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General Motors is proposing to close one of its four German plants after 2016 as part of a turnround plan for its lossmaking Opel subsidiary in Europe.
After months of talks with unions, the carmaker on Wednesday said it would negotiate on a proposal to rule out compulsory redundancies for the next four years, extending an existing agreement with its workforce. But Opel said it did not expect to continue production at its Bochum plant beyond the 2016 end of the life cycle for the Zafira, a compact people-mover made at the factory.
The proposals continue a carrot-and-stick approach by GM to try to extract concessions from its European unit’s labour unions while cutting excess capacity and retaining the threat of plant closures.
Karl-Friedrich Stracke, Opel chief executive, said industry volumes this year would be down 20 per cent on past years. “Opel needs to adjust its business in a way that enables profitability . . . waiting longer to act would be irresponsible,” Mr Stracke said.
Further talks with labour unions in coming weeks will also include a proposal to delay this year’s negotiated wage increase while considering building non-Opel vehicles in European plants. German workers have wanted Opel plants to make cars for GM’s faster-growing Chevrolet brand.
GM lost $747m in Europe last year, where it sells cars under its Opel/Vauxhall and Chevrolet brands. The financial performance of GM, which is 32 per cent US government-owned after a $50bn-plus bailout in 2009, is under scrutiny in a US election year.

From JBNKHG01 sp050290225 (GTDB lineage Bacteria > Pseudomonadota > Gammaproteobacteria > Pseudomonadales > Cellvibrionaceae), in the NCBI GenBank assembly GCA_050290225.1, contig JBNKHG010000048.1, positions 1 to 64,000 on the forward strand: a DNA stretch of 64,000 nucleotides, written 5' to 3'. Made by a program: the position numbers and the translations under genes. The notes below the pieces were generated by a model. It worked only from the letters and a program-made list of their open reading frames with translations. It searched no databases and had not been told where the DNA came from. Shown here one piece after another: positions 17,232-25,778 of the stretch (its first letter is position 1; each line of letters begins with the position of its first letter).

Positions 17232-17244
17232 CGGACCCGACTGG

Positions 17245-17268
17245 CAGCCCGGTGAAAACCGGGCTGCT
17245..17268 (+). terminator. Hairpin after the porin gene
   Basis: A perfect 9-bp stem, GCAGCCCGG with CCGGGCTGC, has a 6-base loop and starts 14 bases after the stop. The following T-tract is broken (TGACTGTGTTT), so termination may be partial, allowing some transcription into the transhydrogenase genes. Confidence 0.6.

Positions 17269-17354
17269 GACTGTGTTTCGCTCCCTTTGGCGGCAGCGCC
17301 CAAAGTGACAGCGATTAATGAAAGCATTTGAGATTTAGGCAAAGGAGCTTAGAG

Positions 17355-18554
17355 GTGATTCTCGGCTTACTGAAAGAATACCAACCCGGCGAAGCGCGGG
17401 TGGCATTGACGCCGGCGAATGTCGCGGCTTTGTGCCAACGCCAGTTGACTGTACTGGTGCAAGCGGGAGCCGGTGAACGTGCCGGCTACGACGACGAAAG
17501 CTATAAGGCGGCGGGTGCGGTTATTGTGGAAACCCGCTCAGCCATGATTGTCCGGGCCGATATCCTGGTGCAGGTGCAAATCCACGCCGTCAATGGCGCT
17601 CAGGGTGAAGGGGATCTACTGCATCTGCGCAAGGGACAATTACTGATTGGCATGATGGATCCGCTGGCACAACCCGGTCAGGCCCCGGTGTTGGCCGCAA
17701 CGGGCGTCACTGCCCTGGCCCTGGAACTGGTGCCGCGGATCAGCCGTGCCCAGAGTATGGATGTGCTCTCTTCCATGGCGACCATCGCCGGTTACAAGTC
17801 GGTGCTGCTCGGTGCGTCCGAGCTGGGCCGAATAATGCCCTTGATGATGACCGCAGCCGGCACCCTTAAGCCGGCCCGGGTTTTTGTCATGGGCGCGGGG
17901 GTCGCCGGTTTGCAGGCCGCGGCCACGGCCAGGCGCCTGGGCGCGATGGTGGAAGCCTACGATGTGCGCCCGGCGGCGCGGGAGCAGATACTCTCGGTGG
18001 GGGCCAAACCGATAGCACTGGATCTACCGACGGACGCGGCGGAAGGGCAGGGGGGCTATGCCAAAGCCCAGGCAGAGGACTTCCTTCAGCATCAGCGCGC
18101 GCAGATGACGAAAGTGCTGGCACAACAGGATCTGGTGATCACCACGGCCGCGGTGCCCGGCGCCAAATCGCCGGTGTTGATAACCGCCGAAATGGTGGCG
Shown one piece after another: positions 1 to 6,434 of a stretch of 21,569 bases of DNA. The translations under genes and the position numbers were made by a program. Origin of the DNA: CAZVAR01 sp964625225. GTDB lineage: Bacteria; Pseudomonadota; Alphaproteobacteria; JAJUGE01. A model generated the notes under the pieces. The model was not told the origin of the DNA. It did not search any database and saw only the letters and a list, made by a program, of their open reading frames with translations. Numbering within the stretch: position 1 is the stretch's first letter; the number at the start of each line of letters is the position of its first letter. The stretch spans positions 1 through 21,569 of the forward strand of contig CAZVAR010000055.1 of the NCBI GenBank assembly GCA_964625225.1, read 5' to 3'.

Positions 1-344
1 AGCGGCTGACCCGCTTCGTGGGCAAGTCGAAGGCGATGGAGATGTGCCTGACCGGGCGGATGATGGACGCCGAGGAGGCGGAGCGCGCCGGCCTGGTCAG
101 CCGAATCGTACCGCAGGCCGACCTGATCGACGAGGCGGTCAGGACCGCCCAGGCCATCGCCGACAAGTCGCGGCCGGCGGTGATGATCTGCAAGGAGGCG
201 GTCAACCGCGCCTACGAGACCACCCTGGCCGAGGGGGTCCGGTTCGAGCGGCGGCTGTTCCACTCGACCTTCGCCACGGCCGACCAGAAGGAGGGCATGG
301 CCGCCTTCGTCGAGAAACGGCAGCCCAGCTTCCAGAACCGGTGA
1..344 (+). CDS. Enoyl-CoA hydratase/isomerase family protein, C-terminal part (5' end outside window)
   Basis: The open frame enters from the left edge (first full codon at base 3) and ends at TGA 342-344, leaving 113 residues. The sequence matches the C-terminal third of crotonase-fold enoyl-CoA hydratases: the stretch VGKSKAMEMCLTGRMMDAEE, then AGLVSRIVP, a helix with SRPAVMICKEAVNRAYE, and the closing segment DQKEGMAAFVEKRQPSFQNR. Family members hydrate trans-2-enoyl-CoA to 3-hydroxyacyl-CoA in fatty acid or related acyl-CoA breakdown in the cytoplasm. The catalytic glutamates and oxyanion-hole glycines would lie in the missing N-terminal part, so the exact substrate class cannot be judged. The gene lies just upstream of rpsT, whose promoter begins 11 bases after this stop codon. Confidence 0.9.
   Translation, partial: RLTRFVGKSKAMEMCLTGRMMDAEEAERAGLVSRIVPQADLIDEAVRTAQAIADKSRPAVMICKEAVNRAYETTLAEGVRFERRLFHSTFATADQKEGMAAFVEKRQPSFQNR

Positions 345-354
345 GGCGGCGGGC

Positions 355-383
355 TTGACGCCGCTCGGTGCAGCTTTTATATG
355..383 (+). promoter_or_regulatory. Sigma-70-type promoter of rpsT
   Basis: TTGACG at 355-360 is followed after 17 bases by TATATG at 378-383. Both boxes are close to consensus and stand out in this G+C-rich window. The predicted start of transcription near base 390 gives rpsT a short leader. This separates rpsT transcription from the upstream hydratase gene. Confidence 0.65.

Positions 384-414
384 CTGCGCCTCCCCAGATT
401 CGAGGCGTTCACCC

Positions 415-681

Opel, which sold just 1m vehicles in 2011, makes cars at six plants in the UK, Spain, Germany, and Poland. Its management, guided by a supervisory board stocked with GM executives from the US, had floated the possibility of closing the brand’s plants in Bochum and in Ellesmere Port in the UK as part of its effort to cut costs.
Last month the UK plant won a reprieve when GM agreed to make its next-generation Astra there from 2014 after workers agreed to concessions on wages and working and holiday time.
The Bochum plant, which employs more than 3,000 in Germany’s rust belt Ruhr region, had been seen as likely to be closed as early as 2015. Opel employs 20,800 people in Germany and more than 40,000 across Europe.
GM said: “Given the present economic environment and anticipated future demand, the current management plan, subject to consultation, will not allocate further product to the Bochum site after the run-out of the current Zafira.”
Europe’s sovereign debt crisis has slammed consumer confidence and demand for cars, which fell by nearly 10 per cent year-on-year in May.
An agreement precluding compulsory redundancies at Opel currently runs until 2014.